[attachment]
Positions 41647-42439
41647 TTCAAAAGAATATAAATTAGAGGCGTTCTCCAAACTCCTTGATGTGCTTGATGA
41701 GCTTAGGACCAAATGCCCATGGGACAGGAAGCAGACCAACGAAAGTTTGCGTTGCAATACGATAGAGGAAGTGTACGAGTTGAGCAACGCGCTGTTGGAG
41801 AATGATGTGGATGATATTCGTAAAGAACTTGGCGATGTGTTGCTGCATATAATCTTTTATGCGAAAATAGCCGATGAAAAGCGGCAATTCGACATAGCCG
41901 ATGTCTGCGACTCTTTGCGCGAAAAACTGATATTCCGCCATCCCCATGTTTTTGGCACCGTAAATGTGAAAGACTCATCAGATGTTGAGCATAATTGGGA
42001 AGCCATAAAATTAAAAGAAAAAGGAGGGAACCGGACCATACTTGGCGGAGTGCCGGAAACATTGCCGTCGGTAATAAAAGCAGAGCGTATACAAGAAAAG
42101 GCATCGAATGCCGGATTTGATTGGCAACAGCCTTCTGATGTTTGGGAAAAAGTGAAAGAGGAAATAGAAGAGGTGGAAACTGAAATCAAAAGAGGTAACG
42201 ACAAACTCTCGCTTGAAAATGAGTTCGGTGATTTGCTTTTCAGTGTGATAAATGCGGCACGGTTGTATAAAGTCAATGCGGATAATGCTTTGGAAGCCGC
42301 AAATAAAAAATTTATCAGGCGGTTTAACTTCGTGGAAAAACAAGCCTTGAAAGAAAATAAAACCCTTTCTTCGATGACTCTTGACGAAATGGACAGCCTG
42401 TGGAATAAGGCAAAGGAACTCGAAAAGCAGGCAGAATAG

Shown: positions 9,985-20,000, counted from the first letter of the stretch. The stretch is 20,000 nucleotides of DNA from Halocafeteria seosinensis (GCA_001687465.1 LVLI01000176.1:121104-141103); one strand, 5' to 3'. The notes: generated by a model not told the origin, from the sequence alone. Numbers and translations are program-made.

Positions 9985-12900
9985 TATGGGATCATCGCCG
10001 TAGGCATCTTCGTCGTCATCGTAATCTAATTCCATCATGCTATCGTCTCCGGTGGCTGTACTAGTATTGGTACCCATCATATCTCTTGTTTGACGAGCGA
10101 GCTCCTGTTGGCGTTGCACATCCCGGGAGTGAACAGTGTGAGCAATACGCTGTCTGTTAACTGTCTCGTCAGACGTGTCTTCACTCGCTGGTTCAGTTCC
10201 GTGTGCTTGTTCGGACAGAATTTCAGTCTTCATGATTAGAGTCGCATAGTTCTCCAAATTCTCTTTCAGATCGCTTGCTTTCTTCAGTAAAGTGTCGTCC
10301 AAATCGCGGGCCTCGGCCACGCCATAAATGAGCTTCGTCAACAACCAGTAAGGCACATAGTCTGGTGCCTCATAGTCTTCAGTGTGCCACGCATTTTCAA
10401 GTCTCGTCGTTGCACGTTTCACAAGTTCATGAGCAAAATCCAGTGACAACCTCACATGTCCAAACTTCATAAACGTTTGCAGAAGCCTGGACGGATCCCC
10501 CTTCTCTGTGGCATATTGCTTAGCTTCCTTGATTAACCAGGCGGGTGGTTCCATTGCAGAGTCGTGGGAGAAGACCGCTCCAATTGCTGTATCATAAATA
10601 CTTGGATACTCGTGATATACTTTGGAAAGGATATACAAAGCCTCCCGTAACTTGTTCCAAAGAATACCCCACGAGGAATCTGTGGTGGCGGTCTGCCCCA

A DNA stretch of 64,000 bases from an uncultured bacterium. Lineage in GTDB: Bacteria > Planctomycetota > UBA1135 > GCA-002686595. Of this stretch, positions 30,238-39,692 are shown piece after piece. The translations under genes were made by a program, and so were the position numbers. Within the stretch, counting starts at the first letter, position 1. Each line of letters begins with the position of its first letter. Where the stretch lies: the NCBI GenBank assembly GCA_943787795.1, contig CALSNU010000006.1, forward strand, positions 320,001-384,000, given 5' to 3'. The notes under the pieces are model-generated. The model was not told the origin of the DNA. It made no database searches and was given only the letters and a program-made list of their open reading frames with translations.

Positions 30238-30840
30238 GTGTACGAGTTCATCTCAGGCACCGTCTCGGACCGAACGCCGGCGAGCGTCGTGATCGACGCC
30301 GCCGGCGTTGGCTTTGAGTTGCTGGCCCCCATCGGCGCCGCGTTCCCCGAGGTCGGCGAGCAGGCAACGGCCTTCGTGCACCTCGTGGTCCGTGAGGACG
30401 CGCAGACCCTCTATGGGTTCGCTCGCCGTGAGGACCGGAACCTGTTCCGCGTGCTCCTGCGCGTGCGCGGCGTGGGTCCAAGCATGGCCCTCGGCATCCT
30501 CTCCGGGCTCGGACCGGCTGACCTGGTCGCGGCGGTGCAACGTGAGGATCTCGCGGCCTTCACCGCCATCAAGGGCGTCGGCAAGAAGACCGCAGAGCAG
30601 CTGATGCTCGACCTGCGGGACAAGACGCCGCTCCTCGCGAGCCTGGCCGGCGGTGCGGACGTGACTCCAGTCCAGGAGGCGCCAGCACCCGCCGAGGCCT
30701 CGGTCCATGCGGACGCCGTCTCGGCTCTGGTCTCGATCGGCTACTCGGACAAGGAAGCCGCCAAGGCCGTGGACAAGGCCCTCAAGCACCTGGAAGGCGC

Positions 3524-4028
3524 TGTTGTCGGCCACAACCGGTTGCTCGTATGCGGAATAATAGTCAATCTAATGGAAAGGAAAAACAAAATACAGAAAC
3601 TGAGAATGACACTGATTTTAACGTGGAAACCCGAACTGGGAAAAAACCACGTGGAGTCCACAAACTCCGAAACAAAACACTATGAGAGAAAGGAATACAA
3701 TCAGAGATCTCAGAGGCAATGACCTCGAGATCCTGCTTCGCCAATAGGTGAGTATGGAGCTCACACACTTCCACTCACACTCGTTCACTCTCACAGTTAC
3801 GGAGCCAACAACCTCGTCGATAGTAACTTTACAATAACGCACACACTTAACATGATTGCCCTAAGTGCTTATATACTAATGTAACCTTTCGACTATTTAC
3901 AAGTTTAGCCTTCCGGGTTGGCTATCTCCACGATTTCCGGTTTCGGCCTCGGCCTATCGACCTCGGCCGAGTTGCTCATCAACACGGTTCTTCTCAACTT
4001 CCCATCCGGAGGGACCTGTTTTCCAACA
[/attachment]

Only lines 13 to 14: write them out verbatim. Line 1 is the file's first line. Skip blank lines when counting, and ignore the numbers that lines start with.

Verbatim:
9985 TATGGGATCATCGCCG
10001 TAGGCATCTTCGTCGTCATCGTAATCTAATTCCATCATGCTATCGTCTCCGGTGGCTGTACTAGTATTGGTACCCATCATATCTCTTGTTTGACGAGCGA